The Croatian pianist, Stjepan Radić was born in Zagreb in 1928; the same year in Belgrade, was killed his famous grandfather, after him he was named. Stjepan Radić, already as a six year old pupil of Professor Margita Matz, first performed in public before a Zagreb audience (1934). His piano teachers were then Petar Dumičić, Ivo Maček and ultimately Svetislav Stančić. In 1953, Radić won first prize in musical competitions in Yugoslavia, and two years later (1955) graduated from the Music Academy in Zagreb as the best student. He completed his postgraduate studies in 1959 at the Santa Cecilia Academy in Rome in the class of the great pianist and conductor Carlo Zecchi.
Although Stjepan Radić made numerous appearances at home and in fifteen countries around the world, however, the most favourite place was the recital hall of his Croatian Music Institute. In the same building, the artist was a student and then Professor at the Zagreb Music Academy, where he spent (with a five-year suspension) a full half-century from 1940 to 1995. He began his pedagogical work in 1961 as an assistant of Professor Svetislav Stančić; a decade later he earned the title of full professor. From 1988 to 1992 he served as head of the piano department. As an experienced educator, who raised some thirty piano teachers, Radić was often a jury member in the Croatian and international piano competitions.
Stjepan Radić’s repertoire included over twenty piano concerts in a wide stylistic range from J.S. Bach to contemporary composers, and so was he gave the Croatian premiere of demanding score by Dmitri Shostakovich, Igor Stravinsky and Jean Francaix. Radić successfully collaborated with the most prominent Croatian and foreign renowned conductors (Mladen Bašić, János Ferencsik, Igor Gjadrov, Milan Horvat, Antonio Janigro, Paul Kletzki, Berislav Klobučar, Jean Martinon, Lovro von Matačić, Boris Papandopulo, Stjepan Šulek, Pančo Vladigerov, Carlo Zecchi…). He also played with chamber music ensembles. He appeared in Austria, the German Democratic Republic, Czechoslovakia, Bulgaria, the Soviet Union, the USA, the People’s Republic of China, the Netherlands, Finland, Denmark, Italy, etc. His interpretation of piano concertos by D. Shostakovich and I. Stravinsky were recorded by Philips.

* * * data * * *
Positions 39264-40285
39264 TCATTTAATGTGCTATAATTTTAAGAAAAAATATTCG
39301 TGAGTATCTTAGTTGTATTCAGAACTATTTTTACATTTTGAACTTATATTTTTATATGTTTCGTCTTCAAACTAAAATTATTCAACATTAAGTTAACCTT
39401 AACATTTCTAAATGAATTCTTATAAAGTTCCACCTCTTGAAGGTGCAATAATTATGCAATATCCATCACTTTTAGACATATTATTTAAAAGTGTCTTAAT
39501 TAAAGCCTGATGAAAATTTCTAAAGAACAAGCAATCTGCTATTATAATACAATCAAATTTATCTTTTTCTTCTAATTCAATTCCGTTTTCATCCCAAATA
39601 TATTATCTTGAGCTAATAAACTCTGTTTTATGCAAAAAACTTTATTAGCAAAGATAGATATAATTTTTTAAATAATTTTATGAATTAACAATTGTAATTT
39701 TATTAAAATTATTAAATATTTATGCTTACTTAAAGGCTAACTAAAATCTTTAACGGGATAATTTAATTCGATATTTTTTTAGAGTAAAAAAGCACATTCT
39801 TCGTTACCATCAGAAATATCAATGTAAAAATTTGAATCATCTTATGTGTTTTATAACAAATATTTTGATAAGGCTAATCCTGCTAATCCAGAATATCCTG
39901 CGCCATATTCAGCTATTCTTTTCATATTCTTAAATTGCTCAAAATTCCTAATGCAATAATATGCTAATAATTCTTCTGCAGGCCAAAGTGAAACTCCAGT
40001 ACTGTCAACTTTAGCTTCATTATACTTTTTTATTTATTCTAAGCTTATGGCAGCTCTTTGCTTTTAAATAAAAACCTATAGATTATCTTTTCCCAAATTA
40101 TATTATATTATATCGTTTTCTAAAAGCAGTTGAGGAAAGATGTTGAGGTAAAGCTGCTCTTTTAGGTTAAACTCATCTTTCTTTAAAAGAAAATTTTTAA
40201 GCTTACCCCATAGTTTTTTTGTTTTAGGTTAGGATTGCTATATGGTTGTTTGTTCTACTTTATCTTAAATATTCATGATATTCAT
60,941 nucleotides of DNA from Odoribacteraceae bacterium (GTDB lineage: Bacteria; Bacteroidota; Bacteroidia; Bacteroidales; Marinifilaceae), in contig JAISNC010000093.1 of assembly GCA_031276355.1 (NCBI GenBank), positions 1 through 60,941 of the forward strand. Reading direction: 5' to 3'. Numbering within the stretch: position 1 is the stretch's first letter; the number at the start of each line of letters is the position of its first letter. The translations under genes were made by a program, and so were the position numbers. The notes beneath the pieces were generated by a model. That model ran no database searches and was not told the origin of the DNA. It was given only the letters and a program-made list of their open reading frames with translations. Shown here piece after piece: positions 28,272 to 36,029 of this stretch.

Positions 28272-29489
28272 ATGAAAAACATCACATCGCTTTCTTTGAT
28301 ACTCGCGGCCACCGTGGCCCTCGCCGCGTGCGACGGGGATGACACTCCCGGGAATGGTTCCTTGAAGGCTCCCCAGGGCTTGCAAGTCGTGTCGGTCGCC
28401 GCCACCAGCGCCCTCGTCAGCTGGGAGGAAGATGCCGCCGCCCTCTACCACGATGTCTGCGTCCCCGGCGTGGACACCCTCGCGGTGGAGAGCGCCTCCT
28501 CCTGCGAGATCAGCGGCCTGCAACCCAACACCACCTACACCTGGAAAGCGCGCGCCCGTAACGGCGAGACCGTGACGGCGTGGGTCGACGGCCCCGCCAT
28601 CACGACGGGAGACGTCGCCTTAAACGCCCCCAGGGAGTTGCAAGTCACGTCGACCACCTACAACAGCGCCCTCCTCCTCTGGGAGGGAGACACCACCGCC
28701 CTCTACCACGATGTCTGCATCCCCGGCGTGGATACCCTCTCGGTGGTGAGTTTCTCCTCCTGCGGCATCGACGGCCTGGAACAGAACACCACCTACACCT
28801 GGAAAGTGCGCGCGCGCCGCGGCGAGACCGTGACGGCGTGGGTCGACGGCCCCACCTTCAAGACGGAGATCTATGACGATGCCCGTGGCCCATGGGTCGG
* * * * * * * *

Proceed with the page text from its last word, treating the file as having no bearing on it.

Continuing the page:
In the 1970’s, Stjepan Radić initiated and led the organisation of public performance and studio recording of L.v. Beethoven's piano sonatas, which was successfully and fully realised in co-operation with the most prominent Croatian pianist of the time (Darko Lukić, Ranko Filjak, Melita Lorković, Jurica Murai, Zvjezdana Bašić, Pavica Gvozdić and Vladimir Krpan). The giant concert venture, which was rounded off by an integrated performance and recording of J.S. Bach's complete Well-Tempered-Clavier (BWV 846-869 & BWV 870-893), was also kind of tribute to the greatest Croatian piano teacher Svetislav Stančić. In October 1995, at the gala concert to mark the centenary of the birth Svetislav Stančić, Stjepan Radić, after a full six decades, performed his farewell concert. For his artistic achievements he won the City of Zagreb Award, Milka Trnina Award, and Vladimir Nazor Award for Lifetime Achievement.
In his mature years, Stjepan Radić - after a half-century career as concert pianist and educator - turned to politics. As a member and vice president of the Croatian Peasant Party, Radić worked as a Member of Parliament (1995-2002) and Vice President of the Croatian Parliament (1995-2000), in 2000. was appointed honorary president of